I could discuss completing the square in a few page essay. There are some decent videos online with examples of the method depicted visually (like this one: https://www.youtube.com/watch?v=Ax2mIah7bkQ). I highly recommend exploring how the quadratic formula is derived through visual depiction of the completing the square method.

But I digress, again, we let our students do some exploring in Desmos, as we are talking about transformations and key features in this exploration (Again, click on the link below):

**1)**

**Describe what a,h,k do to transform the quadratic function. Compare these to standard form.**

a: Students should see that a behaves

**exactly**it behaved in standard form!

h: Students should see that if h>0, the function translates to the right h-units and if h<0 then the function translates to the left h-units. Only, this time, the translation is NOT impacted by the value of a. Students should understand why that is (think –b/2a!) PLEASE HAVE THEM UNDERSTAND THAT THERE IS A NEGATIVE SIGN IN VERTEX FORM IN FRONT OF h, THEY WILL GET CONFUSED!

k: Students should see a translation, k units up if k>0 and k units down if k<0.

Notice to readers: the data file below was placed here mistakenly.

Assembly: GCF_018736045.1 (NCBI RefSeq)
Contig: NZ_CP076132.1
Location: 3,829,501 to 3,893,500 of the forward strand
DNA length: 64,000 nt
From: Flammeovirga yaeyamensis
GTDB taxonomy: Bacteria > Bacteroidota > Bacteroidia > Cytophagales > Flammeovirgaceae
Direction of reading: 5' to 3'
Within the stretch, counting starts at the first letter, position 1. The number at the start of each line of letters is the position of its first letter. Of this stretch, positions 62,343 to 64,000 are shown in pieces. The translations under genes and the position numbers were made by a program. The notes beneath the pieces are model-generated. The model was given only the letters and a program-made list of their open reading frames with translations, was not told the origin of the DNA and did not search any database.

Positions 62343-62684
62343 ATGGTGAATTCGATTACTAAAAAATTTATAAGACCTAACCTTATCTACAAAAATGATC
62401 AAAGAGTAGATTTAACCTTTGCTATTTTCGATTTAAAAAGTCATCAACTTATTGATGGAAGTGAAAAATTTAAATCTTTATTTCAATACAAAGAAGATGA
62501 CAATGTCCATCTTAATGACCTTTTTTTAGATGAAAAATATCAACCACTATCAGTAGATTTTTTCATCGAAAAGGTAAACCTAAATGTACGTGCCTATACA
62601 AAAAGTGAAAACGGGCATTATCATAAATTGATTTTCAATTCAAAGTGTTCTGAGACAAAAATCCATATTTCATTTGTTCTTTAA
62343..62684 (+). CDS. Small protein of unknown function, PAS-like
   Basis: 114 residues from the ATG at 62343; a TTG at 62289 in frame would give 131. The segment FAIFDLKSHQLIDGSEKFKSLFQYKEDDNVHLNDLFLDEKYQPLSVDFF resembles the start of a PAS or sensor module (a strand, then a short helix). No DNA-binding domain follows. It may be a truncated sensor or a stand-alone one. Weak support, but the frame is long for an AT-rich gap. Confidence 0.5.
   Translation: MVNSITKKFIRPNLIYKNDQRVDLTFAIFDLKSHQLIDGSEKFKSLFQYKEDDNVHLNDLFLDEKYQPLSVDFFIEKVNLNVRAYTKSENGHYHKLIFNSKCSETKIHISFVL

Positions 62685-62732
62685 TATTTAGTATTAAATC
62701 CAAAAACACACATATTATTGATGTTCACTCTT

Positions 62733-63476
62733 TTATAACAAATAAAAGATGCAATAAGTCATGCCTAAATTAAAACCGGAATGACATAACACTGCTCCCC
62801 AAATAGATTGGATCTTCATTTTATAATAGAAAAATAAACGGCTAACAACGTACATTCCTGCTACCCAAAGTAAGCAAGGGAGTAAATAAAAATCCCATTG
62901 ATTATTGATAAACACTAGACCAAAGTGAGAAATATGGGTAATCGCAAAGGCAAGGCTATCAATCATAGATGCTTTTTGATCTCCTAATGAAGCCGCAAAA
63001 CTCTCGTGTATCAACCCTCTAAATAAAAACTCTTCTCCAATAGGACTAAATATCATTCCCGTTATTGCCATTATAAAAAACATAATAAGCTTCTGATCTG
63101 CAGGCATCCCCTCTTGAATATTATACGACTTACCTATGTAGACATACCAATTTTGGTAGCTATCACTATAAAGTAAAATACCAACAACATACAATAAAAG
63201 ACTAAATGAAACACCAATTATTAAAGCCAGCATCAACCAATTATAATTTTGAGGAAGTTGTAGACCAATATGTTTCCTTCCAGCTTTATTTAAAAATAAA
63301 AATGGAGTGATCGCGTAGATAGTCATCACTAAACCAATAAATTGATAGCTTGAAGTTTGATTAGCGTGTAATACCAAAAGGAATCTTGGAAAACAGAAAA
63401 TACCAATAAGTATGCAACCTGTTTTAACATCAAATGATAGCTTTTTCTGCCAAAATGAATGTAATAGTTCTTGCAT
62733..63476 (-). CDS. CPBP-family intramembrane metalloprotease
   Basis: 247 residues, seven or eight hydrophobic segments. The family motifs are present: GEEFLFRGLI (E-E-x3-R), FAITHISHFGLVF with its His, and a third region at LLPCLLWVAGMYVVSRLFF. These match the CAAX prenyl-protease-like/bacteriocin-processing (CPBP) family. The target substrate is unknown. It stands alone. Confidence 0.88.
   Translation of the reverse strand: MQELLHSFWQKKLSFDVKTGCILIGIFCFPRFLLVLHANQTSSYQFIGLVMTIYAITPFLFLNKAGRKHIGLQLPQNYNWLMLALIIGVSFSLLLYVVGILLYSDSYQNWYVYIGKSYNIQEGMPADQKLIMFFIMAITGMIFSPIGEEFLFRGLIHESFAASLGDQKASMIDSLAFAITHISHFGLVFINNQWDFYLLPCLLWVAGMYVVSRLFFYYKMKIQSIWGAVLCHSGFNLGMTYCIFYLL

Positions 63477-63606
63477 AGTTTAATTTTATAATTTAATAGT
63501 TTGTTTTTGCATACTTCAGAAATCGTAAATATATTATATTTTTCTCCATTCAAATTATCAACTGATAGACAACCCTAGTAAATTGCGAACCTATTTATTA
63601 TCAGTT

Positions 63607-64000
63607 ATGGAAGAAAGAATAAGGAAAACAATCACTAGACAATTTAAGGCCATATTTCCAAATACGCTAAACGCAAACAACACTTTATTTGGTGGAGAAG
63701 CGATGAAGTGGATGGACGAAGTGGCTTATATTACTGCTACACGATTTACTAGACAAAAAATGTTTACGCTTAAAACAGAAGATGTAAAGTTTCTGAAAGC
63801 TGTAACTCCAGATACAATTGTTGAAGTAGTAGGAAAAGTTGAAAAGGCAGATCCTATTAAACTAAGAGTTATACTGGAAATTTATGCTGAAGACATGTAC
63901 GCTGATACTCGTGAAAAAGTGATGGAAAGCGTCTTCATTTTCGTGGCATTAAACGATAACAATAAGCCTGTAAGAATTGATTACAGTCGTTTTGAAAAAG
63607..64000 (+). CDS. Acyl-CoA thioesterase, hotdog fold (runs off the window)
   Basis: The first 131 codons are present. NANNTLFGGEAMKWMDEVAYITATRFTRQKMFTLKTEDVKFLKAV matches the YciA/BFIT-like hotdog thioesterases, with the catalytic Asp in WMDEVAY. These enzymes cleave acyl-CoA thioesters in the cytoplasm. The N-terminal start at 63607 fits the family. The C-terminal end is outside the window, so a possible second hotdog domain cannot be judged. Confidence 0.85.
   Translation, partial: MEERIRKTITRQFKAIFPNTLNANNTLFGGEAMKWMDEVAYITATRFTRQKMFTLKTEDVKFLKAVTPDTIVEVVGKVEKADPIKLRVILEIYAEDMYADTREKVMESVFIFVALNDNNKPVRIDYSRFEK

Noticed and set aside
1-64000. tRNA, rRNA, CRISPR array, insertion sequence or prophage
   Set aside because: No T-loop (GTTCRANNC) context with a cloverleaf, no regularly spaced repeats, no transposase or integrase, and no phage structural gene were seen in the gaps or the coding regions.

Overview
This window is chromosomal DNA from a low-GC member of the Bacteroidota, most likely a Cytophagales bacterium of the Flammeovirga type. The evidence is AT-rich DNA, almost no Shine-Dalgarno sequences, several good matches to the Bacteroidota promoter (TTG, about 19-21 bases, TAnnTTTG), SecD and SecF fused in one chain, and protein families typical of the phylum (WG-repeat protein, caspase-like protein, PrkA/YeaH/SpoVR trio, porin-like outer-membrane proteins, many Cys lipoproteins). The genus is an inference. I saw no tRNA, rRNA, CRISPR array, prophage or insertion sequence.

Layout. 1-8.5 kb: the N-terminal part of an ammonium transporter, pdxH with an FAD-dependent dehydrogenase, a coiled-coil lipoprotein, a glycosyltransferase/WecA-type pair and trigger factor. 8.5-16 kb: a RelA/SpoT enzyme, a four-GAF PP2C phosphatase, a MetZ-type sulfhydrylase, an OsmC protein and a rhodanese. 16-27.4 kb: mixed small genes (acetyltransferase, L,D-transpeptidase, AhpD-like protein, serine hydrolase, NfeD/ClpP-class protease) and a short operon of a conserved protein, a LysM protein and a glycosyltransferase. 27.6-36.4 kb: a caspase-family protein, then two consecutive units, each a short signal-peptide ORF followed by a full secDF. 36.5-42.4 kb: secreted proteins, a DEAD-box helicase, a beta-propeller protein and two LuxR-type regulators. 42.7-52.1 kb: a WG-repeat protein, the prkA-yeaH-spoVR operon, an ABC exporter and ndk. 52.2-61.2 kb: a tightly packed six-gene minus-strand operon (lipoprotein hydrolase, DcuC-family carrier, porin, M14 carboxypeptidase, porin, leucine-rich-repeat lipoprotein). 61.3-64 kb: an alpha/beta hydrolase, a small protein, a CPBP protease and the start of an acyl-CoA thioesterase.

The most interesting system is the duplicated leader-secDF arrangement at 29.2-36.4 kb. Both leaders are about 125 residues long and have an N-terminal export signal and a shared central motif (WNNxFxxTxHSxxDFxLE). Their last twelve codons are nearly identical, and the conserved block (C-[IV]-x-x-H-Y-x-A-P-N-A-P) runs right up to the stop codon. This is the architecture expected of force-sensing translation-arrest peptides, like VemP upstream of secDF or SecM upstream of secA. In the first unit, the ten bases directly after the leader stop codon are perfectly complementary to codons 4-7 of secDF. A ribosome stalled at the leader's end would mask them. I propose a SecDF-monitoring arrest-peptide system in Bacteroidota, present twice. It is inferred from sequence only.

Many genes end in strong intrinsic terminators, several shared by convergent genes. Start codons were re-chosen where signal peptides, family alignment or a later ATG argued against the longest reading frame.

Students should see that the translations are much easier to understand in vertex form because they are LINEAR.

**2)**

**What new information do we have about our parabola? Why do you think we call this vertex form?**

Students should see they now know where the vertex and line of symmetry are. They should also note that the vertex is the point in the graph where the function shifts from positive to negative or negative to positive (if you have time, draw that derivative). Students will also note that they can define the minimum or maximum point in the function (which they will need calculus to do for most of our other polynomial functions. We still need our roots (x-intercepts) and a better concept of our dilation, but students will soon see that we can find our roots by solving our vertex form for x in this unit.

Now, I am going to end the write up with the following suggestions: